What makes the silk scarf a viable option when compared to scarves composed of cheaper, bulkier materials, such as cotton or wool? Isn’t wool warmer? And isn’t cotton much cheaper? The answers are yes and yes, but silk is still a superior fabric for scarves for several reasons.
The first reason is that silk is more comfortable than either cotton or wool. If you’ve ever worn a woolen jacket, you can imagine how a wool scarf would feel around your neck. They can get so irritating that you develop a rash. Silk is so smooth that you can barely feel the fabric around your neck; if anything, you neck feels better with it than without.
Another reason why the silk scarf is a superior item is that it traps heat better than even wool. Silk is so finely woven together that it prevents a larger amount of body heat from exiting than even wool; and a far greater percentage than cotton, which heat can move through relatively easily. The heat transference resistance of a silk scarf is on par with man-made fibers, such as polyester, nylon, and acrylic, which are used in the “shell” of certain jackets.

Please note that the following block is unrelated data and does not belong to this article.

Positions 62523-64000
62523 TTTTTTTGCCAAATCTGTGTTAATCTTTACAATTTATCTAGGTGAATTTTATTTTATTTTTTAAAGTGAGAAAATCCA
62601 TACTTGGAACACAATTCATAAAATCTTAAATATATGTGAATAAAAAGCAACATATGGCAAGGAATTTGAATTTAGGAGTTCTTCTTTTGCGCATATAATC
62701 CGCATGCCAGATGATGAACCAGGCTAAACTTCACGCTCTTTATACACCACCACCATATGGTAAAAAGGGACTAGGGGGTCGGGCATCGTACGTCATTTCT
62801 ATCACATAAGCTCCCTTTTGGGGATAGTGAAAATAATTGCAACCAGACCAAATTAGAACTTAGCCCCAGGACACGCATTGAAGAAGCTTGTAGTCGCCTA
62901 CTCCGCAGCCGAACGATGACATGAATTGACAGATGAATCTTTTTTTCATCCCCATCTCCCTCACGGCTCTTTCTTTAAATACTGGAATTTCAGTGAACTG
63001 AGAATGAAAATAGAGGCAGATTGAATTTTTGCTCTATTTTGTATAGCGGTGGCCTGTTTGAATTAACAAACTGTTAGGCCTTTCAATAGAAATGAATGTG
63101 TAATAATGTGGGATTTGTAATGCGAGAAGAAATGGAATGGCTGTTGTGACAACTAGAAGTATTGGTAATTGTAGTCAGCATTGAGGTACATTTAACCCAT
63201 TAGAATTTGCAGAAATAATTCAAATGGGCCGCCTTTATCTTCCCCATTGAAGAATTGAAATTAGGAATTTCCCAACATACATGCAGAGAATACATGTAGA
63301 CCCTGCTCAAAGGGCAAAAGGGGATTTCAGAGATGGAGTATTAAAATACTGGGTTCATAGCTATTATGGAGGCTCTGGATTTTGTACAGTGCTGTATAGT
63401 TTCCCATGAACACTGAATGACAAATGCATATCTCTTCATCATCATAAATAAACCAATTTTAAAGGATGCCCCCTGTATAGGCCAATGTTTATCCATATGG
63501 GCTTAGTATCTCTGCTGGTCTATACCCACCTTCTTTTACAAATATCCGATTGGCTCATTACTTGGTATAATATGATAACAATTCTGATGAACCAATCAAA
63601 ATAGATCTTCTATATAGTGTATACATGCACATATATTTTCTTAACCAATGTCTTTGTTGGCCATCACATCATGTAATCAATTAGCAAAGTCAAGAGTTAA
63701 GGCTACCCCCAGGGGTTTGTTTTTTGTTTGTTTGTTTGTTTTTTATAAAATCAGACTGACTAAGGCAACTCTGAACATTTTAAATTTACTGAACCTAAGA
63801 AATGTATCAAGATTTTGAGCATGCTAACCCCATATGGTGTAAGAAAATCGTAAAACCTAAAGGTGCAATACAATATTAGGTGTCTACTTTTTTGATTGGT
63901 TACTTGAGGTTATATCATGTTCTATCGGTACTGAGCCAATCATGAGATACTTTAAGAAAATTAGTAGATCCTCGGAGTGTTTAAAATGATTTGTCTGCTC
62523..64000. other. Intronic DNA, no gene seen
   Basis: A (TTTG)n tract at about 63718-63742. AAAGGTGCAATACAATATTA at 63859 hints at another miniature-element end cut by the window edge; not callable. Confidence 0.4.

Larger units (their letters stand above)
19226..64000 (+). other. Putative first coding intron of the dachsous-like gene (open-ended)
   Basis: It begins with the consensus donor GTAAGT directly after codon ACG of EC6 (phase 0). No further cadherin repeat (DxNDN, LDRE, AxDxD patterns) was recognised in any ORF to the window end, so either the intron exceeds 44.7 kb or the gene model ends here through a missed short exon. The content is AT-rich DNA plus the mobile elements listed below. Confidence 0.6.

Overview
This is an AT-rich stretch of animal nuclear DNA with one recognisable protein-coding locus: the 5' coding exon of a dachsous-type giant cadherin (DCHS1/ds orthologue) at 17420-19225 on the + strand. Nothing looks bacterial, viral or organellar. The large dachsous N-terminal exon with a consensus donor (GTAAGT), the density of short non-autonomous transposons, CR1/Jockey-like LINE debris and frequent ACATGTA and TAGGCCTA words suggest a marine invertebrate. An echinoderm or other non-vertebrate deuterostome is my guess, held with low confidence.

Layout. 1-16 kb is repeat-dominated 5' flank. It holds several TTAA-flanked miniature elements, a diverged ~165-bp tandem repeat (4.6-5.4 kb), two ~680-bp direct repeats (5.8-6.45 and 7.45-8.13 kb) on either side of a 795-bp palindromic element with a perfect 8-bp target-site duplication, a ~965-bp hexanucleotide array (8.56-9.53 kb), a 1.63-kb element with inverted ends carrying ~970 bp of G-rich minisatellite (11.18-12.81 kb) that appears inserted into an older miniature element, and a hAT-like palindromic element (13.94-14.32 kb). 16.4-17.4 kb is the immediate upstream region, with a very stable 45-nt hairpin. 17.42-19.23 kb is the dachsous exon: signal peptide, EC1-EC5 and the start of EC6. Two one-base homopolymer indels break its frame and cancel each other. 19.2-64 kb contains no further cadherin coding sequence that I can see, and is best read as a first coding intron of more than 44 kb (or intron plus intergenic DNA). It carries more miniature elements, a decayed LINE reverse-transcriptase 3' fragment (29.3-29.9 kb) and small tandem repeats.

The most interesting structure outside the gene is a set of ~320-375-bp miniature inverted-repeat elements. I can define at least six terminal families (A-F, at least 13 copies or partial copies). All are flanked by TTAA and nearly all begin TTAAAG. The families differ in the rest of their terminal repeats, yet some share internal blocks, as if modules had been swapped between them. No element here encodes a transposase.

So who produces a good silk scarf? If you’re looking for an expensive, designer scarf, you can always purchase one from Burberry. They generally use expensive silks – and put clean-cut borders around relatively unimposing scarf colors. A Burberry silk scarf will cost you around $100 in most places. If you want to go one step down from Burberry, you could purchase a Chiffon scarf, which is still a high-end brand, but sells for less than $50 in many cases. If you’re looking to save even more, you could purchase something from Oscar De La Renta for around $20